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New bollards represent safer future for Wolverhampton, councillor claims

Council bosses say they will create a safer environment for pedestrians in Wolverhampton city centre with new measures ahead of shops and other businesses reopening after lockdown.

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The new bollards

Much of the city centre's main shopping area is covered by an official pedestrianised zone – but chiefs say some vehicles have endangered shoppers by routinely ignoring the time restrictions which govern when they can enter the zone.

Wolverhampton Council last year carried out a six-week consultation into plans to increase safety by controlling access to the pedestrianised zone using electronic rising bollards and introducing a new one-way system for delivery vehicles.

The measures became operational on March 14 – and mean general deliveries will only be permitted from 6am to 8.30am and 5pm to 10pm, with new bollards controlling access outside these times.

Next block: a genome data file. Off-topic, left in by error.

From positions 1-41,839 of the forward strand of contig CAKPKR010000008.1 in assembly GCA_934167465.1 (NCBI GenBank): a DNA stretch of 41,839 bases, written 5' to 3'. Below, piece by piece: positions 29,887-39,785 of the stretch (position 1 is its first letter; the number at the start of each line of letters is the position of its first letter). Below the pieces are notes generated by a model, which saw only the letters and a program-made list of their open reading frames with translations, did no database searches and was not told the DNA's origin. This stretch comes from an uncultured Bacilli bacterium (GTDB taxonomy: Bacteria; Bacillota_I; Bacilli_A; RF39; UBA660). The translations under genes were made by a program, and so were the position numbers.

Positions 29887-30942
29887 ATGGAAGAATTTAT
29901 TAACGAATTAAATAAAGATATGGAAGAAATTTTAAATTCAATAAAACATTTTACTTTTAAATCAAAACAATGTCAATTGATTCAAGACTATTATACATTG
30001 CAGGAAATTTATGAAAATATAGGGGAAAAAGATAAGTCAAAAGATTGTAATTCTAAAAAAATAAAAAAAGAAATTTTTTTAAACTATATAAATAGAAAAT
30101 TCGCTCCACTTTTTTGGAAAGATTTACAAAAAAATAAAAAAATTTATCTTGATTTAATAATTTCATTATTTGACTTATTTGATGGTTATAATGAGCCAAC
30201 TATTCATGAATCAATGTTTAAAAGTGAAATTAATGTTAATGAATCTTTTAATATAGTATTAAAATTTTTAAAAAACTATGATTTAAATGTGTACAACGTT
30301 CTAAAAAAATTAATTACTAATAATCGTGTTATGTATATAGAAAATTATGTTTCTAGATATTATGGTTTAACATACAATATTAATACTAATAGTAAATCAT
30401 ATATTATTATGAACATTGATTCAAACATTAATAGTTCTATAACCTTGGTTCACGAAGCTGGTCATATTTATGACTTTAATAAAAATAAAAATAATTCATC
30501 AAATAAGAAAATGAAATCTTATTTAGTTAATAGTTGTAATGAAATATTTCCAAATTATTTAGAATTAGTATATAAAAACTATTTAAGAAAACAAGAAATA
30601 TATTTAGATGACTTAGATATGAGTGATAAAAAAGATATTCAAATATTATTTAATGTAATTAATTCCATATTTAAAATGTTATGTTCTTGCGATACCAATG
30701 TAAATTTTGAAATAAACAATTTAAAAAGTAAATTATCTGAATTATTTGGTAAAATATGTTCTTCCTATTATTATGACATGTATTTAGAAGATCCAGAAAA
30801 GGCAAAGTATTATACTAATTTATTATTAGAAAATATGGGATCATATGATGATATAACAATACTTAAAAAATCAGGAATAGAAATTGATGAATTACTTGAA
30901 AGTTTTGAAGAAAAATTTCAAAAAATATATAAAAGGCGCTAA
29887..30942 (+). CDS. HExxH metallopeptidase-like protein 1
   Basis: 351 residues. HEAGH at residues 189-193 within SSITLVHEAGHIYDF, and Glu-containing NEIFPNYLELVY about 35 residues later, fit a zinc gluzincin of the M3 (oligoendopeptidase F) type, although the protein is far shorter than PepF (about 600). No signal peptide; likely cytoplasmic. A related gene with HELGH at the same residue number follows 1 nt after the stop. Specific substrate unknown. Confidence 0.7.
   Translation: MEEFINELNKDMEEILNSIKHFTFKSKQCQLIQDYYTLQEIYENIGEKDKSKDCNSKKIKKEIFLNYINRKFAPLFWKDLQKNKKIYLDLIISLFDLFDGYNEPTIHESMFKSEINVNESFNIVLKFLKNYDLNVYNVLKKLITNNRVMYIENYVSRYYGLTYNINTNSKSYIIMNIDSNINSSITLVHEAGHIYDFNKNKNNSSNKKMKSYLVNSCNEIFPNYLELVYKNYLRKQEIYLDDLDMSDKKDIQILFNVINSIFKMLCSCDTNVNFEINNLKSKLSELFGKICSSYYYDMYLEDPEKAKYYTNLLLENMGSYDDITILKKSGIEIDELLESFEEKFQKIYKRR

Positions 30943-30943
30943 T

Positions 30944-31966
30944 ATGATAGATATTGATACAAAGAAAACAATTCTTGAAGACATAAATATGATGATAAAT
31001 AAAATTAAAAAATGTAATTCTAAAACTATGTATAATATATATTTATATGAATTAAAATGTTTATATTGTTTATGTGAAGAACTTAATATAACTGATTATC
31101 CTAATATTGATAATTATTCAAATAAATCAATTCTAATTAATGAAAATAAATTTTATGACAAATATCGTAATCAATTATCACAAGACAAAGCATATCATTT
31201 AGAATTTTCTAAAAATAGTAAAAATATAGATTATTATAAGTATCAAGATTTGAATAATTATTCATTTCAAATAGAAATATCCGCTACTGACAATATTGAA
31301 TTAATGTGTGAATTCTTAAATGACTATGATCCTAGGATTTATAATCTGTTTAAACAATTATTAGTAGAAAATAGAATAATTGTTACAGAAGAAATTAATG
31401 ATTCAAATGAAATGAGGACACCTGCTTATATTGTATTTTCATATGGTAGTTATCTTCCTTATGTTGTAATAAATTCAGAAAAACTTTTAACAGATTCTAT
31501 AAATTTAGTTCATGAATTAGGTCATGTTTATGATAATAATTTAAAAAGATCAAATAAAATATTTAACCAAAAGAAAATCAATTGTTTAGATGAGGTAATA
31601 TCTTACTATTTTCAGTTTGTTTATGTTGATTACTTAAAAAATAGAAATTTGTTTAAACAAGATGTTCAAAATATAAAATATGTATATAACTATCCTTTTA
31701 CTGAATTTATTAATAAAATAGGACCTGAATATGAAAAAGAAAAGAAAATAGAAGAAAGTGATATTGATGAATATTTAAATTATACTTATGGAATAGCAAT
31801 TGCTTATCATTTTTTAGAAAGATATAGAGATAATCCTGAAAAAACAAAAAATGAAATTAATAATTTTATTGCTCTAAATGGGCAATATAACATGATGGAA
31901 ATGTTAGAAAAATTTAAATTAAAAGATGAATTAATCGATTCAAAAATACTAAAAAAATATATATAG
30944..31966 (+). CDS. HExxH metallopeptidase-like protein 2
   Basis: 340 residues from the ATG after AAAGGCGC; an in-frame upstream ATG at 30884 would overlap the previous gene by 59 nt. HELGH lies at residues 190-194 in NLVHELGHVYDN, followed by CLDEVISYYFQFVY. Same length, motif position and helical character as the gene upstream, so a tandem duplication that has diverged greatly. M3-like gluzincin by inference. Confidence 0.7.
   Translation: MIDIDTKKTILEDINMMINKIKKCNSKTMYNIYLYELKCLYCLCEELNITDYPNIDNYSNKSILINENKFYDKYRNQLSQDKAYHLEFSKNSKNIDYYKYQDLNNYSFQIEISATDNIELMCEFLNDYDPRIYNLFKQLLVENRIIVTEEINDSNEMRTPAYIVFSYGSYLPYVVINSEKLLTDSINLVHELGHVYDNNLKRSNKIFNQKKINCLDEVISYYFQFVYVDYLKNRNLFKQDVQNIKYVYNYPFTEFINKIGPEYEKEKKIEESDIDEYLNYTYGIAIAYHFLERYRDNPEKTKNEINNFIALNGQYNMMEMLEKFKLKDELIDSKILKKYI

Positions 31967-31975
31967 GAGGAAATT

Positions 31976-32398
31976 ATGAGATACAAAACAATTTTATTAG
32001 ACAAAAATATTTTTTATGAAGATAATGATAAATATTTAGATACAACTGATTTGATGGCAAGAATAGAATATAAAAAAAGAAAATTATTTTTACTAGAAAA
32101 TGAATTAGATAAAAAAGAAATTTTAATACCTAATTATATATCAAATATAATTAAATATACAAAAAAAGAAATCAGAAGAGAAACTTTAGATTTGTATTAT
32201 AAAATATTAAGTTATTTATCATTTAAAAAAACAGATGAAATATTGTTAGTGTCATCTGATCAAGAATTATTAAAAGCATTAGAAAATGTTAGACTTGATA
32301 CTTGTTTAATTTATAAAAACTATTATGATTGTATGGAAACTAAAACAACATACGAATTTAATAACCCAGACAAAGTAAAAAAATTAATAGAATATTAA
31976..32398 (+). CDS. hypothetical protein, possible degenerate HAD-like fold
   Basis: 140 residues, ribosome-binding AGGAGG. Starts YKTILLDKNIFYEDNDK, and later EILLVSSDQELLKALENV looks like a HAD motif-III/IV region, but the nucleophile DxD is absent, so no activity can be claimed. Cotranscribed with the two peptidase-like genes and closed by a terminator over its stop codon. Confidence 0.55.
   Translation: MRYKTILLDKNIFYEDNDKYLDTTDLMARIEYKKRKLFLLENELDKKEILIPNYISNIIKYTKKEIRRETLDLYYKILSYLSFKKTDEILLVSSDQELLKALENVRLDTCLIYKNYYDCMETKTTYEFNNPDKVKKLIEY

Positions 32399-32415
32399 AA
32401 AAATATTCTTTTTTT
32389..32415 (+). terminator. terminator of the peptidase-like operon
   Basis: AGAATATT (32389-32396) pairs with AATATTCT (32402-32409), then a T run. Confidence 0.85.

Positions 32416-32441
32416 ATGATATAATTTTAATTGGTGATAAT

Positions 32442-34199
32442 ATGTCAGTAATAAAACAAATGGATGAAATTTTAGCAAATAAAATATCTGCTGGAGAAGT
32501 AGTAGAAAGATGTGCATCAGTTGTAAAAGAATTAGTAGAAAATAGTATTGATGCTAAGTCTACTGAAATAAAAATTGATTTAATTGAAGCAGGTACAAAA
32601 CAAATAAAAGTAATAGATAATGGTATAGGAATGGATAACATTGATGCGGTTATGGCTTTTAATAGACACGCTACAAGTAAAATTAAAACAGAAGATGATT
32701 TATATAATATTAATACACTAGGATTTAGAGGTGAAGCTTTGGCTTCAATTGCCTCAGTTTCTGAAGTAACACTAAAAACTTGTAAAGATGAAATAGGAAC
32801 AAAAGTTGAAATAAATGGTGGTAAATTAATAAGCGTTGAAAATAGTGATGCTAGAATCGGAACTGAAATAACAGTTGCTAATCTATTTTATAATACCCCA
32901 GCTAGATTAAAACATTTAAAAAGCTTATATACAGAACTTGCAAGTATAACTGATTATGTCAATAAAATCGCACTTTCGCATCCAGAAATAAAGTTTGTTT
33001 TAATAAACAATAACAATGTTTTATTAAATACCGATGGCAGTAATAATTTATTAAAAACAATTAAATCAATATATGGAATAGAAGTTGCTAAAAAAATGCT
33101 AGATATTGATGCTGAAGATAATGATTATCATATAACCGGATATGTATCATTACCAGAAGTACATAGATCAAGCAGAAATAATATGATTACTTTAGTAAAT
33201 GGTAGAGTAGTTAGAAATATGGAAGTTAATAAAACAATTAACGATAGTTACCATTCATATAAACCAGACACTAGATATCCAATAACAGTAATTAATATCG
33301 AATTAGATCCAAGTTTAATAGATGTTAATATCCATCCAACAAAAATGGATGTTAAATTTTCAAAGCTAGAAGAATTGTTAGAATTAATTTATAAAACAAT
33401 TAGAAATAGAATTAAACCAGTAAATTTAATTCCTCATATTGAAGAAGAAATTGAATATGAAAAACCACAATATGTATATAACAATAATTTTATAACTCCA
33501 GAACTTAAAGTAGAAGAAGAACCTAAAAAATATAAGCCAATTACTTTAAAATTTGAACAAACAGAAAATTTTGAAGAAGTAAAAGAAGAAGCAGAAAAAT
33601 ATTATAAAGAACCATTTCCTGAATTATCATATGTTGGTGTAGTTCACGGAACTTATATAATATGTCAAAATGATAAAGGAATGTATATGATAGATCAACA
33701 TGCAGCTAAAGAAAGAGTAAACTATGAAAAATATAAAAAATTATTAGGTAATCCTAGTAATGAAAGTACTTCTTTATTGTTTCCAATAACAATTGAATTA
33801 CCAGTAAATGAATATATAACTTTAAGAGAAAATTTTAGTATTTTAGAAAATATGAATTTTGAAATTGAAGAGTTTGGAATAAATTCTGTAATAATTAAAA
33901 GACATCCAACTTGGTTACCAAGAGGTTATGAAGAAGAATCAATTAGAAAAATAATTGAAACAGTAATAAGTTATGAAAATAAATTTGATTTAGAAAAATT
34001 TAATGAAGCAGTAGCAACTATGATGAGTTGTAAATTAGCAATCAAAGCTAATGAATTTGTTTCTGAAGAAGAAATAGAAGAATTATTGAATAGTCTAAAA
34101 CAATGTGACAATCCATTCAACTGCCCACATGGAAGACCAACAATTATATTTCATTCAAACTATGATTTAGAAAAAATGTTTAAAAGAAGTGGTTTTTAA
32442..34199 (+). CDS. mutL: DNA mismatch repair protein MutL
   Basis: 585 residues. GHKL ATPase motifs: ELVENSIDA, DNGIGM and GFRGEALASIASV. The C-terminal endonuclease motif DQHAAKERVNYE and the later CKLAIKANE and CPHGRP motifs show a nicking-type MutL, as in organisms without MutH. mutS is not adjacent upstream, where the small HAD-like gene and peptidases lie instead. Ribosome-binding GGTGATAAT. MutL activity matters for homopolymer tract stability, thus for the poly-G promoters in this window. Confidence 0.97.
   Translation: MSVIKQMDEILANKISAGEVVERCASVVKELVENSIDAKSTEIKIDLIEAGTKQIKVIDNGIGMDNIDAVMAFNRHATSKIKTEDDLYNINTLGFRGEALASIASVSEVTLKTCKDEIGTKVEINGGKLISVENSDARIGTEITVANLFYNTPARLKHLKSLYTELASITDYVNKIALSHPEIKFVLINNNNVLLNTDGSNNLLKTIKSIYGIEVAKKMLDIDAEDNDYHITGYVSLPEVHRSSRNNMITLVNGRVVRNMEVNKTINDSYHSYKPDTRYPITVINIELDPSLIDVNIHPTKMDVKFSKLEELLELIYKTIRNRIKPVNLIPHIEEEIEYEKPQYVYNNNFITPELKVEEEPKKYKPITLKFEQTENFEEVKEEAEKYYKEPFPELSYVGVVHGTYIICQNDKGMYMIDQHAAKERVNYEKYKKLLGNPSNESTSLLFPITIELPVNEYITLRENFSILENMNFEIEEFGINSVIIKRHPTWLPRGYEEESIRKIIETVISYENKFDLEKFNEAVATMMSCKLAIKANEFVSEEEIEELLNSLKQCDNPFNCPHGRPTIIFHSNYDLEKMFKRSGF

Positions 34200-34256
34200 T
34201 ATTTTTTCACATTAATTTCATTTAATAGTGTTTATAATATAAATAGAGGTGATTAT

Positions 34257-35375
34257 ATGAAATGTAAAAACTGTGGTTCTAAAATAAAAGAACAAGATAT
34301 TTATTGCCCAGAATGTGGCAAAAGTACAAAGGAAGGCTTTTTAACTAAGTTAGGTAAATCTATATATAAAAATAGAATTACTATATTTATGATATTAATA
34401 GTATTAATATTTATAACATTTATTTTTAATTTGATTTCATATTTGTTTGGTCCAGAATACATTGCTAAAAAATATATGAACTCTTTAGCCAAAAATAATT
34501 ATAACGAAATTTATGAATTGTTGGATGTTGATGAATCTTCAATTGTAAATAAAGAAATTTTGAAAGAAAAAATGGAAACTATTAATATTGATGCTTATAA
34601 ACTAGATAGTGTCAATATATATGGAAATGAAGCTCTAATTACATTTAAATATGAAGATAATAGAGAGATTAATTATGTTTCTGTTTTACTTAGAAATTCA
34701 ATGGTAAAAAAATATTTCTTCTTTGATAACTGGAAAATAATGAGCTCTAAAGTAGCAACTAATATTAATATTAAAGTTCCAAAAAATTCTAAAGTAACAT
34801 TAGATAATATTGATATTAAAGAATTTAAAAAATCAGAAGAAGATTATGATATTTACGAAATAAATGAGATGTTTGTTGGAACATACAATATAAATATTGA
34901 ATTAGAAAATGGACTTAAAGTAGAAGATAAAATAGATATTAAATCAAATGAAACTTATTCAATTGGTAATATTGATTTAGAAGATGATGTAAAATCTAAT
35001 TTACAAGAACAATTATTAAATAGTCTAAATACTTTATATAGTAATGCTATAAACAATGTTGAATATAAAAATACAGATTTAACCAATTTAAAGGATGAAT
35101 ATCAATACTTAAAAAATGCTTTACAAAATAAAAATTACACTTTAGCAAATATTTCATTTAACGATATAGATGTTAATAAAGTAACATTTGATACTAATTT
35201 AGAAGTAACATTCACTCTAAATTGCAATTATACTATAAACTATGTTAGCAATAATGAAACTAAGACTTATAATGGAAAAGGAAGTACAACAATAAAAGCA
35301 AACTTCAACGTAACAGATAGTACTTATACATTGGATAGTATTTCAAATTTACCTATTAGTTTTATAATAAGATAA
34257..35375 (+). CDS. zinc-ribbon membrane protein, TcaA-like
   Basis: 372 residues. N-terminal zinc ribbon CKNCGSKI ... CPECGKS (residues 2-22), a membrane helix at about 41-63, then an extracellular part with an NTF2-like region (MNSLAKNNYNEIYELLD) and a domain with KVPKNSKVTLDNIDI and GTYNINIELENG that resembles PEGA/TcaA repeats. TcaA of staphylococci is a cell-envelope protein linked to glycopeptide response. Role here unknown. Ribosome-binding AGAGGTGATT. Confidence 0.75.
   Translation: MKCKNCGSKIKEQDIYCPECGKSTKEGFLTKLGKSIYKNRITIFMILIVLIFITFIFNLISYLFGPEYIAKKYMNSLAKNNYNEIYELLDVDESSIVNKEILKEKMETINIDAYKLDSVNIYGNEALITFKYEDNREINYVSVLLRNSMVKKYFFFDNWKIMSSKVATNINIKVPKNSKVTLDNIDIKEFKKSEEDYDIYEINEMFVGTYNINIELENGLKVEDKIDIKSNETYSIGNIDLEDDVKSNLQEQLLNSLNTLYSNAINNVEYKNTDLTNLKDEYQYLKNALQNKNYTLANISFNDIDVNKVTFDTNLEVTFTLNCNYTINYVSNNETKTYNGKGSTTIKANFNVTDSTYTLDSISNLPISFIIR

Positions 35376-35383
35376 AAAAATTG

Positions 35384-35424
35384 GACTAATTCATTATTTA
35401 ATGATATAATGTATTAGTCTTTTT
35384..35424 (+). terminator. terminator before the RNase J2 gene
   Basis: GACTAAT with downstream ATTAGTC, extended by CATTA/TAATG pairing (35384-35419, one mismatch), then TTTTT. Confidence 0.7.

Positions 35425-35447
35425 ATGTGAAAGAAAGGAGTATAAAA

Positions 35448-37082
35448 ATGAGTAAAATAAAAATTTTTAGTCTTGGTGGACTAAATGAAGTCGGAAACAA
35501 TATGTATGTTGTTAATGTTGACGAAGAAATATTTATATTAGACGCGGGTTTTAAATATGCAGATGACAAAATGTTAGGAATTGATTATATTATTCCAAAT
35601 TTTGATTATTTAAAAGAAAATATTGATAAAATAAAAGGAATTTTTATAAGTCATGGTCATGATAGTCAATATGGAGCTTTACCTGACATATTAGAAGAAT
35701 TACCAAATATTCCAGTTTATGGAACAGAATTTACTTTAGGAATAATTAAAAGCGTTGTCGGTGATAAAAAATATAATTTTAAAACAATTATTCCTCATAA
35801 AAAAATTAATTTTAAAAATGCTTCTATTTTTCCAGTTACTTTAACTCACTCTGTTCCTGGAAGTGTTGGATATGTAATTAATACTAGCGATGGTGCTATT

The bollards will be operated by the council’s urban traffic control centre, meaning access for emergency vehicles will be available at all times. Businesses will be able to request vehicle access outside of the permitted times in exceptional circumstances such as for urgent repairs.

The access control bollards will have safety features including a green/red light warning system, an audio warning message and a detection system that will prevent them from rising if a vehicle is close by.

'Enforcement hasn't worked'

Councillor Steve Evans, Wolverhampton Council’s cabinet member for city environment, said: “The safety of pedestrians visiting our city’s main shopping area is an absolute priority and for too long, delivery vehicles have ignored the signs explaining when they can and can’t enter the pedestrian zone.

“Enforcement alone hasn’t worked and we cannot allow a situation where lorries and vans are routinely driving down our main pedestrianised shopping street, it is an accident waiting to happen. Not to mention the increased terrorist threat where we have seen vehicles tragically used as weapons in other parts of the world.

“The new bollards will reduce this risk and we are installing them before the majority of retailers reopen as lockdown measures ease.

“We carried out a six-week consultation on these plans and I would like to thank those who took the time to respond.

“We are distributing information to businesses in and around the pedestrianised zone about the changes and have put information on our website. We will also have officers on hand to support delivery drivers to get used to the new system for the first few weeks.”